The purge of the officer corps contributed to the inability of the Cuban army to successfully combat Castro and his guerrillas.[18][19] Batista’s police responded to increasing popular unrest by torturing and killing young men in the cities; his army, however, was ineffective against the rebels based in the Sierra Maestra and Escambray mountains.[8] Another possible explanation for the failure to crush the rebellion was offered by author Carlos Alberto Montaner: “Batista does not finish Fidel out of greed … His is a government of thieves. To have this small guerrilla band in the mountains is to his advantage, so that he can order special defense expenditures that they can steal.”[8]

    Batista’s rule became increasingly unpopular among the population, and the Soviet Union began to secretly support Castro.[20] In an effort to gather information about Castro’s army, people were pulled in by Batista’s secret police for questioning. Many innocent people were tortured, while suspects, including children, were publicly executed and left hanging in the streets for several days as a warning to others who were considering joining the insurgency.[15] The behavior of Batista’s forces backfired and increased support for the guerrillas. In 1958, forty-five organizations signed an open letter supporting the 26th of July movement, among them national bodies representing lawyers, architects, dentists, accountants and social workers. Castro, who had originally relied on the support of the poor, was now gaining the backing of the influential middle classes.[15]

    So we have a military strongman who tortured innocents, and executed children and left their bodies hanging in the streets – and Eric calls him “merely authoritarian”. You’ll drop to your knees before any right-wing dictator and start sucking, won’t you?

    Much as Castro can be rightfully criticised (see Amnesty International for details), Cuba’s literacy and health levels are now among the best in Latin America. Even given the sheer torture of having to listen to Fidel speechify, the Cubans were considerably better off under Castro than Batista, and also better off than the citizens of other Latin American countries whose governments the US supported.

    I would hope that Raul and Fidel die off quietly and the regime dies with a mere whimper – but that doesn’t mean that the Cubans are not better off having had the revolution than they would have been if they’d remained a puppet of the US and organised crime.

  89. So we have a military strongman who tortured innocents, and executed children and left their bodies hanging in the streets – and Eric calls him “merely authoritarian”. You’ll drop to your knees before any right-wing dictator and start sucking, won’t you?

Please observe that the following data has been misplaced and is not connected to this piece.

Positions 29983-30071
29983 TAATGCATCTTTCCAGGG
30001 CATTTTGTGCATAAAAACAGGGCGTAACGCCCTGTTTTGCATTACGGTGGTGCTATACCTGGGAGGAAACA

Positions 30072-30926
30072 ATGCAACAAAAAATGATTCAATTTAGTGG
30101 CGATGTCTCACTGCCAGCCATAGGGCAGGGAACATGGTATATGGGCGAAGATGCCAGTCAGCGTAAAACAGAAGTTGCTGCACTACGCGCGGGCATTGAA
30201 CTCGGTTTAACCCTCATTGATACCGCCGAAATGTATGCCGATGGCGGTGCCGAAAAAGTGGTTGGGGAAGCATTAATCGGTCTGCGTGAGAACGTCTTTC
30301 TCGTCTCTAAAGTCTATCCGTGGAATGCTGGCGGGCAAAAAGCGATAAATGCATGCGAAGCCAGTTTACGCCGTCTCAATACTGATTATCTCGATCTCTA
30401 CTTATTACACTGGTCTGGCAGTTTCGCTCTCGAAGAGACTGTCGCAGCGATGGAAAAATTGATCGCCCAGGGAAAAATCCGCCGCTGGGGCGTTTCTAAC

Go read my post again. I compared Batista to Mussolini, and Castro to Hitler. I suggested neither was good, but that Castro was far worse. Read the accounts of the mass murders in Cuba after he and Che took over. Look at the total lack of human rights under 50 years of his rule. Castro is the Stalin of the Caribbean, a totalitarian thug who controls everything within his grasp. Cuba under Batista at least had some economic freedom, some freedom of speech, and the freedom to emigrate. Under Castro, they have none of these things. But I guess you don’t care about freedom for Cuba, you’re too interested in sucking left wing dick.

  90. John Hitchcock:
    Pooter, if you ever want anyone who knows the truth to value any of your opinions, never, under any circumstances, quote wiki.

    Well, they’re like, a reliable news organization and stuff. Or actually, maybe not. But why let that stop a left winger, who wants to suck butt with Communist dictatorships … ?

  91. PNAC or its newly named FPI is just a plan, by military means, to take over the middle east. We may bomb them and such, but “we mean well”. (??????????????????????????????????????????????)

  92. Blu wrote:

    Obviously, Eric didn’t take note that the “loons” have become over 80% of the population. The knowledge of government complicity is now international, as well.

    Really? Then why, with the government now having changed hands from the Republicans to the Democrats, hasn’t the government taken any steps to investigate this? Why aren’t (serious) Democratic challengers running against Republican incumbents making an issue of this if “over 80% of the population” believes what you do about September 11th? After all, if what you believe could actually be proven, that would be it for the Republican Party; we’d be completely gone, done, toast, debris on the ash-heap of history. I would think that the Democrats would absolutely love to eliminate the GOP as a rival for political power!

    And if “knowledge of government complicity is now international,” why aren’t foreign governments, many of which don’t like the US very much, pushing forward with investigations, either through the United Nations or in other fora?

  93. The Phoenician wrote:

    Come to think of it, can you demonstrate that Castro was worse than Batista?

    Well, in the 1950s, Cubans didn’t risk their lives on unseaworthy rafts trying to get from Cuba to freedom. Under Fulgencio Batista. His regime was oppressive and unpopular, and he used police-state tactics to suppress his opponents.

    But the bringing of dictatorial control down to the neighborhood level was the accomplishment of Fidel Castro and the Comités de Defensa de la Revolución, which keep files on every resident.

    Fidel Castro himself proclaimed it as “a collective system of revolutionary vigilance” to report about “Who lives on every block? What does each do, who lives on every block? What relations does each have with tyrants? To what is each dedicated? In what activities is each involved? And, with whom does each meet?”

    Yeah, I think that’s worse.